Book Review: The Lonely Tree by Yael Politis

The Lonely Tree imageTonia is single-minded in her desire to escape the hard life and insecurity on a kibbutz in Israel for the easy life she imagines waits for her in the United States. She even keeps a magazine photo of her ideal American home tacked up to her wall to remind herself of her dream.

Tonia’s parents had left their native Poland for Palestine in 1934 with their own dream of building a Jewish homeland. For years the family lived in cramped quarters with relatives while the dad, Joseph, worked to build a place they could all live together. Tonia’s brother and sister shared their parents’ dream, even as Tonia rejected it. But dark-eyed, dark-skinned Amos Amrani just may change Tonia’s mind about where she belongs.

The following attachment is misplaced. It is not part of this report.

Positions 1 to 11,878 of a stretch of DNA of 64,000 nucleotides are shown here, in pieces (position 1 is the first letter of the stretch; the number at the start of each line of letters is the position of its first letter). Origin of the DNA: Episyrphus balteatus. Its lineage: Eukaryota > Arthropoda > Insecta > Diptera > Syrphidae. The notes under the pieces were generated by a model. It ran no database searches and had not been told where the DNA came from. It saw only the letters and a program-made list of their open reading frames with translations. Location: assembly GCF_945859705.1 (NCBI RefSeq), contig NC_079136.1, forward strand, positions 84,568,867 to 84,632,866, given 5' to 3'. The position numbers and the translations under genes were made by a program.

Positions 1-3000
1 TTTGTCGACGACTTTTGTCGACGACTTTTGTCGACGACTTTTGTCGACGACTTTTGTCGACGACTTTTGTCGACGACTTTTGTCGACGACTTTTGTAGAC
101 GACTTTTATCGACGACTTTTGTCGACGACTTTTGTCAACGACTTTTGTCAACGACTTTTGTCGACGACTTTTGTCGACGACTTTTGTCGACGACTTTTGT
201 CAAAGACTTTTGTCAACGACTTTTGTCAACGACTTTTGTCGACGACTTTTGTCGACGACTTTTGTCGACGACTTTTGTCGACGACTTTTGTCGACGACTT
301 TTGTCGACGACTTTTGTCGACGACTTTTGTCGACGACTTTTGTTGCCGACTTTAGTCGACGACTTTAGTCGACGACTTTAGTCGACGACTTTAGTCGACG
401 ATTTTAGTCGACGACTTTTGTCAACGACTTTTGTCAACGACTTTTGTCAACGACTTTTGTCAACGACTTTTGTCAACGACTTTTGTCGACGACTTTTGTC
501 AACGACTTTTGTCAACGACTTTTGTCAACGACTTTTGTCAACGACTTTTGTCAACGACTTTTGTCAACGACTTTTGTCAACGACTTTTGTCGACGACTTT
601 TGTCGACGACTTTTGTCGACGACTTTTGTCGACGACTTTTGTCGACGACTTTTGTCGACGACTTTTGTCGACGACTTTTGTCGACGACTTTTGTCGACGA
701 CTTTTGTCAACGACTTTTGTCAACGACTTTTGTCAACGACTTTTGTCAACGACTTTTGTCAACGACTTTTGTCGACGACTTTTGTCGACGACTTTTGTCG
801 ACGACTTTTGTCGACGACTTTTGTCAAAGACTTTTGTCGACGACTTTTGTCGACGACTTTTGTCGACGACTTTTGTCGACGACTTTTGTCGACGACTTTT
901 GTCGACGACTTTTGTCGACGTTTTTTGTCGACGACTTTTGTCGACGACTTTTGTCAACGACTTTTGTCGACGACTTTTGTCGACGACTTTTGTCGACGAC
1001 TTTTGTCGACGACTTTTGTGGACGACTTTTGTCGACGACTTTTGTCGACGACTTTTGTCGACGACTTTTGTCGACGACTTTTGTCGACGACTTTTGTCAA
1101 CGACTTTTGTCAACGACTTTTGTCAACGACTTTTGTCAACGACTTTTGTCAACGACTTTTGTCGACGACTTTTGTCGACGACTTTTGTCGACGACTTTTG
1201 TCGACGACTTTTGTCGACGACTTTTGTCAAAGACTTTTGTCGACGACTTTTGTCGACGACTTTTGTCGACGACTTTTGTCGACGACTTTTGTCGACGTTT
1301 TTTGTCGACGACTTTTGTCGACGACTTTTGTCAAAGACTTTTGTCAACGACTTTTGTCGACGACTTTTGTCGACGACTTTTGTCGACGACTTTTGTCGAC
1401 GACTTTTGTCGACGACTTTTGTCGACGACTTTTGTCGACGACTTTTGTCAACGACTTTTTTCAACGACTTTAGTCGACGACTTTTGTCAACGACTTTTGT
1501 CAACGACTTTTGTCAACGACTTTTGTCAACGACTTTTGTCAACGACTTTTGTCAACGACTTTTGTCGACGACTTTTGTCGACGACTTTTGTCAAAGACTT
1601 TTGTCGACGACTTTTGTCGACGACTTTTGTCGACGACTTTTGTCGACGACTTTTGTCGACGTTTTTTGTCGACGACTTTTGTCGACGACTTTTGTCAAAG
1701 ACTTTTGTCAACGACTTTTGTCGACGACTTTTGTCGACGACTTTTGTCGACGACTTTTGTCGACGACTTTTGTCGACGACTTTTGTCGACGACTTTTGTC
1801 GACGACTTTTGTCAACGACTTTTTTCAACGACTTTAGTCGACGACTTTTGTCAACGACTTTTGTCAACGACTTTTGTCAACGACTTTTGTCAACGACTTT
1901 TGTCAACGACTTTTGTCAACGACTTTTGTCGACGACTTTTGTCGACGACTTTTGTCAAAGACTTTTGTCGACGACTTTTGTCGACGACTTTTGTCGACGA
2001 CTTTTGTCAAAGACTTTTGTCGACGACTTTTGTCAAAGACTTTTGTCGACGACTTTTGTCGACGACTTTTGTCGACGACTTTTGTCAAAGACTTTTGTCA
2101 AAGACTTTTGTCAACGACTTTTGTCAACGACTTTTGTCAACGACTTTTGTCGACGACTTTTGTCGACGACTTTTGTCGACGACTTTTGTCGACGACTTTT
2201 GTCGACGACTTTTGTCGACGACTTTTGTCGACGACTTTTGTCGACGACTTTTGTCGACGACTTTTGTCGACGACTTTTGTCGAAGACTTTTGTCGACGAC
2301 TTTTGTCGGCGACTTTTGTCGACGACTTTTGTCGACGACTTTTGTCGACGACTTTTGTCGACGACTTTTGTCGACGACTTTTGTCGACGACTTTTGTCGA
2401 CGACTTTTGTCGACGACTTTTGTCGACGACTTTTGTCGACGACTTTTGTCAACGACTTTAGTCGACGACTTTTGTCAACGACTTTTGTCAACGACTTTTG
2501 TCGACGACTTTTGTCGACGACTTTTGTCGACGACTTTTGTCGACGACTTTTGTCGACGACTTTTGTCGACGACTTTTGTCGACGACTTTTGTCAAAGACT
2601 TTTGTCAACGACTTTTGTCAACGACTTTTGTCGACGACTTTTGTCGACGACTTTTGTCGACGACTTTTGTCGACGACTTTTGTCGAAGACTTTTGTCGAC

The Lonely Tree by Yael Politis is a sweeping tale set against the Jewsish settlement of Palestine and the establishment of a Jewish state. The settlers experience deprivation, are subject to attack, and find out about loved ones left behind to perish during the Holocaust.

Tonia is stubborn like her father, and she often butts heads with him. But only she can decide if she truly wants to follow her own ideal of a safe life in America or fight for the Israeli state her parents and so many of her friends believe in. This book is a great one for mother-daughter book clubs with girls aged 15 and older to choose, particularly if they are interested in historical fiction and more specifically the history of the modern state of Israel.

Discussion topics include developing a cultural identity, living with the threat of attack, finding out what’s most important in your life, and moral obligations to the ones we love.

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